Scott William WintersThe same problem can be seen in grown individuals. People regurgitate information they find online and seem to be very smart when you first meet them. Then the more you hangout with them the more you hear the same conversations taking place between them and other individuals. You’ve come face-to-face with a “fake” intellectual.

So what are some ways to know you’re dealing with a “fake” intellectual? If they are talking to you about an article in the New York Times, but their iPhone case has a picture of Justin Bieber on it, you might be dealing with a “fake” intellectual. When asked to write something that reflects their own thoughts and opinions they panic and spit out a cluttered incoherent mess (hopefully that’s not what I’m currently doing), that’s definitely a sign. The most surefire way to expose a dumb smart person is to have them face a problem and try to figure out a way to solve it. There are many situations in everyday life that require a person to think quickly to solve a problem, if you’re reasonably intelligent this shouldn’t be a problem, but for some people it is.

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LightSquared Lives to Fight Another Day

LightSquared has worked out a repayment plan with the satellite provider Inmarsat that will require the former to pay a portion now, making time for it to get federal approval for it’s new network plans.  LightSquared has been caught up with accusations that the network will be problematic for existing GPS signals.

LightSquared has recently made an outstanding payment to Inmarsat as the first step of their new agreement.  The company received two more years to get federal approval before it has to being paying the rest of their balance.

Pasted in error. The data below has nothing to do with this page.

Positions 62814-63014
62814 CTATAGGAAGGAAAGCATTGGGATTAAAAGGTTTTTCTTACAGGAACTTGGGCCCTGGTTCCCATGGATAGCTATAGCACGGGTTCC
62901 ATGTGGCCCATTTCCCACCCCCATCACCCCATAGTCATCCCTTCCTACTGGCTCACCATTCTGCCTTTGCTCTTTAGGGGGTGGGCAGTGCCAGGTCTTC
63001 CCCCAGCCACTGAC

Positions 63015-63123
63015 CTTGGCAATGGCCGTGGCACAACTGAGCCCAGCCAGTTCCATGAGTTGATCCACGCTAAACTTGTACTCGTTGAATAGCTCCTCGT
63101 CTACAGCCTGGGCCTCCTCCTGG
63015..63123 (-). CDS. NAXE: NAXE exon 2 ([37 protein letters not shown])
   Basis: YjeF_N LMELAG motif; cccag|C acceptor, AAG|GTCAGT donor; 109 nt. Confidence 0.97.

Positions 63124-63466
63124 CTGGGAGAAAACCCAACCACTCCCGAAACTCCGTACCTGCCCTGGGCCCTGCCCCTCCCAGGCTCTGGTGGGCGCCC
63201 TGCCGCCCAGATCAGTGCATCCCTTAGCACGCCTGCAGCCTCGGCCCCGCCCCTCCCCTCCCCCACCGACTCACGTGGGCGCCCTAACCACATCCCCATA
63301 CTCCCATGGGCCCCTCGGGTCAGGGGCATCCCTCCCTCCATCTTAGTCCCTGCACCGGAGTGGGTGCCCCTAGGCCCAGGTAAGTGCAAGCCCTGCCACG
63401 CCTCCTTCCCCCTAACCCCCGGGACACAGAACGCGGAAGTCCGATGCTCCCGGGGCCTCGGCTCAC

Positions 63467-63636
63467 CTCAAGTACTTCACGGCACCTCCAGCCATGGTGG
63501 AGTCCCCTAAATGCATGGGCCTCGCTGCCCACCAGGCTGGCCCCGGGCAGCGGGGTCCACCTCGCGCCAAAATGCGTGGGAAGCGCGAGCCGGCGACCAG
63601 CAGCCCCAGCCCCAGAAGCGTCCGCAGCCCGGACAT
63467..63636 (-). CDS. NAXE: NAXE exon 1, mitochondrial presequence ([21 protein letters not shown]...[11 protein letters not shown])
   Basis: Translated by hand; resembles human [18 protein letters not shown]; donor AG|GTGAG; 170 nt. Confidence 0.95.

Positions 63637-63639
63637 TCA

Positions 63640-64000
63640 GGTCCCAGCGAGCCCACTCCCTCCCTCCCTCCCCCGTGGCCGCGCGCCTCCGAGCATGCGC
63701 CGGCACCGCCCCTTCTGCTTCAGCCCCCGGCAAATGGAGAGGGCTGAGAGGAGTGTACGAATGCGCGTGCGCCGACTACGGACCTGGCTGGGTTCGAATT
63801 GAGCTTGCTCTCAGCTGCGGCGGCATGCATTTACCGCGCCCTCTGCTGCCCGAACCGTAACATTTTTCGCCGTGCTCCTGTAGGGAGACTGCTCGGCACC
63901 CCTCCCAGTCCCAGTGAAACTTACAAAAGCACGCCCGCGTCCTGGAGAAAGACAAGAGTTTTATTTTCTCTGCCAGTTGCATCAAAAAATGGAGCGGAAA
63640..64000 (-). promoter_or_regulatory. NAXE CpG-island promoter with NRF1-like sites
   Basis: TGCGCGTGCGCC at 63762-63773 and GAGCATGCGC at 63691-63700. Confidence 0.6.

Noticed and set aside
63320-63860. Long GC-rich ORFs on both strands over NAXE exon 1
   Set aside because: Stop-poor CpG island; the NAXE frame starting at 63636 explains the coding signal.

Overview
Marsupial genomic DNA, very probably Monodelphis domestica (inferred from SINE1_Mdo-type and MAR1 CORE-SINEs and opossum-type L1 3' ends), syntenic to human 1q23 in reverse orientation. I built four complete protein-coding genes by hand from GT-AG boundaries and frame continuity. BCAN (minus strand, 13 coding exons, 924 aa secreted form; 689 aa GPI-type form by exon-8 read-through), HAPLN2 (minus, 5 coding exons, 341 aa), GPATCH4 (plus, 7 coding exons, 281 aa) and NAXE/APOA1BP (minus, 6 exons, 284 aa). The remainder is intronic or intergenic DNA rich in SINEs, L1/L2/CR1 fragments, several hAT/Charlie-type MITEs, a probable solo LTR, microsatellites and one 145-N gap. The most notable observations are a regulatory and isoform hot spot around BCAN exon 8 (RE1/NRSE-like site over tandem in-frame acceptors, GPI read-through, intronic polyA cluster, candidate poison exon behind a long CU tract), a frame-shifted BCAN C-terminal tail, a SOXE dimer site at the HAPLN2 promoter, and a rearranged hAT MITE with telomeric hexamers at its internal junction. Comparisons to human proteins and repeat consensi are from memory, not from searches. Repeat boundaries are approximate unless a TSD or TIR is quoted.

Inmarsat wasn’t sure that it would receive any more payments from LightSquared on account of the FCC‘s release indicating that LightSquared’s tech was causing problems with GPS signals.  Recently, however, the two companies announced that they had an accord in which LightSquared would pay $56.3 million and Inmarsat would allow another two years for the wireless carrier to get federal approval for their new network.

That gives them until March 31, 2014 to pay back another $30 million that was originally due on March 31, 2012.  The option for early payment is also there.  Tom Surface of LightSquared said, “We feel it is a significant win for both organizations.”

FCC Takes a While

LightSquared hasn’t been very lucky in building their nationwide 4G wireless network.  $4 billion has already been invested on account of the merit of the technology, but various outfits, like the National Telecommunications and Information Administration, purport that the 4G technology interferes with GPS signals.  LightSquared is attempting to disprove this.  So far, the FCC has offered a conditional waiver to continue the enterprise, but indicated that the technology needed to be tested to ensure no interference.  In February, the FCC indicated that it was considering canceling the waiver, which would leave LightSquared high and dry.  So far the commission has heard arguments from both sides, but has suspended judgment.